Kiehl’s makes a play for millennials with healthy skin pitch

Kiehl’s is placing its bets in antiaging — just don’t call it that. This week the brand is rolling out its latest innovation, the Pure Vitality Skin Renewing Cream. For the L’Oréal-owned Kiehl’s, the cream is its most ambitious launch in terms of research and development and global reach in recent history. It is also a grab at the discerning Millennial consumer who has turned its nose up at traditional wrinkle creams and line correctors that employ antiaging jargon.

“The number-one goal with skin care these days is not so much reversing the signs of aging but addressing a more healthy, radiant look,” said Cheryl Vitali, general manager of Kiehl’s Worldwide. “[With Pure Vitality] we don’t talk about lines and wrinkles.”

Entering more than 1,800 doors in 62 countries, industry sources estimate the cream could generate up to $40 million in global retail sales — including $10 million in the U.S. market — this year.

Instead of focusing on wrinkle-reduction, Pure Vitality is a cream that aims to address the face with a holistic view of improving the overall look and feel of skin. Kiehl’s is marketing the product as 99.6 percent-naturally derived, with main ingredients — manuka honey and red ginseng root — that sound more like grocery list items than science experiments. Perhaps most importantly to selfie-loving Millennials, Pure Vitality claims to impart a healthy glow.

Health is a key buzzword for Kiehl’s as it forges ahead in a slow-growing prestige skin-care market.

“We know that antiaging is still a hot topic, a hot market opportunity,” said Chris Salgardo, U.S. president at Kiehl’s. “But consumers aren’t focused on wrinkles or obsessing over the fact that they’re aging. There’s more of a focus on ‘How do I get my skin to look its best?’ [and] ‘How do I obtain healthy skin?’”

For Millennials, a healthy look is connected to lifestyle and eating habits, and it all feeds back into the naturals trend, which according to Vitali and Salgardo, is not going away anytime soon.

“When you think about skin-care it isn’t what you’re putting on top of your skin, it’s the lifestyle…think of the rise of these superfoods — avocado, quinoa, Manuka honey,” said Salgardo. “Consumers want to be their best selves and have their healthiest skin ever, and Millennials are an extremely influential group and play a huge role in this market shift.”

To that end, ensuring 99.6 percent naturality was of key importance in developing Pure Vitality.

“We’re seeing great growth in natural products — not only in the U.S,” Vitali said. “Our numbers are 8 percent growth in natural skin care versus a flat market.” Vitali’s view is global. Within the Kiehl’s assortment, there are a few other natural products, including the Miracle Recovery Concentrate, which she noted is the bestseller in Europe.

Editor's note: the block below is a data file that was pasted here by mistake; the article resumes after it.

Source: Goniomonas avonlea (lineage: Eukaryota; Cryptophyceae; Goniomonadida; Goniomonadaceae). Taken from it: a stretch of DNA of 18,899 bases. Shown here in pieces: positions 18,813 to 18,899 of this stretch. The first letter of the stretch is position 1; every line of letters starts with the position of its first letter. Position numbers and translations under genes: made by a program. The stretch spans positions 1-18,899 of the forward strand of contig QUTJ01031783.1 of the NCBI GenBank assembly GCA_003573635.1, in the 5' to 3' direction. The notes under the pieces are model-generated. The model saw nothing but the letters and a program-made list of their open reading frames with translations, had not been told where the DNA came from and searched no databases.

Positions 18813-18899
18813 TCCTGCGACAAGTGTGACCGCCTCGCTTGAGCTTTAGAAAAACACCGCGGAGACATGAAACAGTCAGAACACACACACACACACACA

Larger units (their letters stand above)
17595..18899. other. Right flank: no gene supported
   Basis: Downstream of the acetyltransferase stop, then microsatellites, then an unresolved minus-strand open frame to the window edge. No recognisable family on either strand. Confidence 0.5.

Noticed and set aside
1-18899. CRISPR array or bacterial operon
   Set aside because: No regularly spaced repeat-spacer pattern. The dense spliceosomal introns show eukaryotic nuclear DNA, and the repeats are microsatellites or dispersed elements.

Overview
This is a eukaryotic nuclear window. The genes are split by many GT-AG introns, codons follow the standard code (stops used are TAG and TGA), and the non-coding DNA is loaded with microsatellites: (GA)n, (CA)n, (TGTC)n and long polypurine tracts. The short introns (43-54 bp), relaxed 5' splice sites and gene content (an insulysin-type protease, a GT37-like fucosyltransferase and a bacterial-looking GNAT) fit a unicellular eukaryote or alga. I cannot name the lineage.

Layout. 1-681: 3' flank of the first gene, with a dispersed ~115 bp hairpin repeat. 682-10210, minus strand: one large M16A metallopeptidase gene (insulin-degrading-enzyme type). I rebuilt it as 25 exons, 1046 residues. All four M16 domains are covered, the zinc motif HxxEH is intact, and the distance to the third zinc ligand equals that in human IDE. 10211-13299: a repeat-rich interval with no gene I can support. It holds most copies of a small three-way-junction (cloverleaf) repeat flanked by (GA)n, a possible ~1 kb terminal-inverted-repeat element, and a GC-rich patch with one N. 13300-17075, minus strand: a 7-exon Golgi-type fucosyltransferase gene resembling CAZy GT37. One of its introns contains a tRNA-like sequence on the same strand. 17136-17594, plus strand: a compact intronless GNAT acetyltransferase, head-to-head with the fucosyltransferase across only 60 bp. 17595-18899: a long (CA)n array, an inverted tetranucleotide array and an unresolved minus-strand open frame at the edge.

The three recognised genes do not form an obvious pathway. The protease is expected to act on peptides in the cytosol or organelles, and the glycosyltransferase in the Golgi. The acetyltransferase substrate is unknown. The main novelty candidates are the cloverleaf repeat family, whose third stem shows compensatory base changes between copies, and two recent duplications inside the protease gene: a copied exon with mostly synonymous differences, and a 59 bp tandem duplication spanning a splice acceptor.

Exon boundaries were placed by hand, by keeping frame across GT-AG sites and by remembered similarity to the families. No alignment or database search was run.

The ingredient story — manuka honey and red ginseng root — is key to the Pure Vitality launch. Said Geoffrey Genesky, head of the Kiehl’s skin-care laboratory, the manuka honey contains antioxidants that fight against environmental aggressors and stimulates collagen to strengthen the skin barrier, while the red ginseng root increases hydration and encourages cell turnover to prevent dull skin. Genesky also noted that the cream was developed to have a more appealing texture than other natural products on the market, designed to draw in consumers, who are not accustomed  to purchasing natural skin care from a big brand.

But more importantly, these ingredients have backstories — the manuka honey is sourced from New Zealand and the red ginseng root comes from South Korea. A generation that values transparency, Millennials want to know what their skin care ate for dinner.

“We see within the natural trend [that] it’s not enough just to be natural,” Vitali said. “[Consumers] want to know what the ingredients are, they want to research them and feel comfortable about that.”

Vitali is bullish that the prestige skin-care market can recover from its sluggish sales growth as of late. She referred to 2016 as an “adjustment period,” but “I think we’re a ready for a new [upward] trend.”

“What I think is next in skin care is more of that immediate gratification,” Vitali said. “Whether that’s hybrid skin care, people not wanting to wait eight weeks for results, [or] wanting to see something right away, [skin-care benefits in the future will be more like] something that happens with makeup.”

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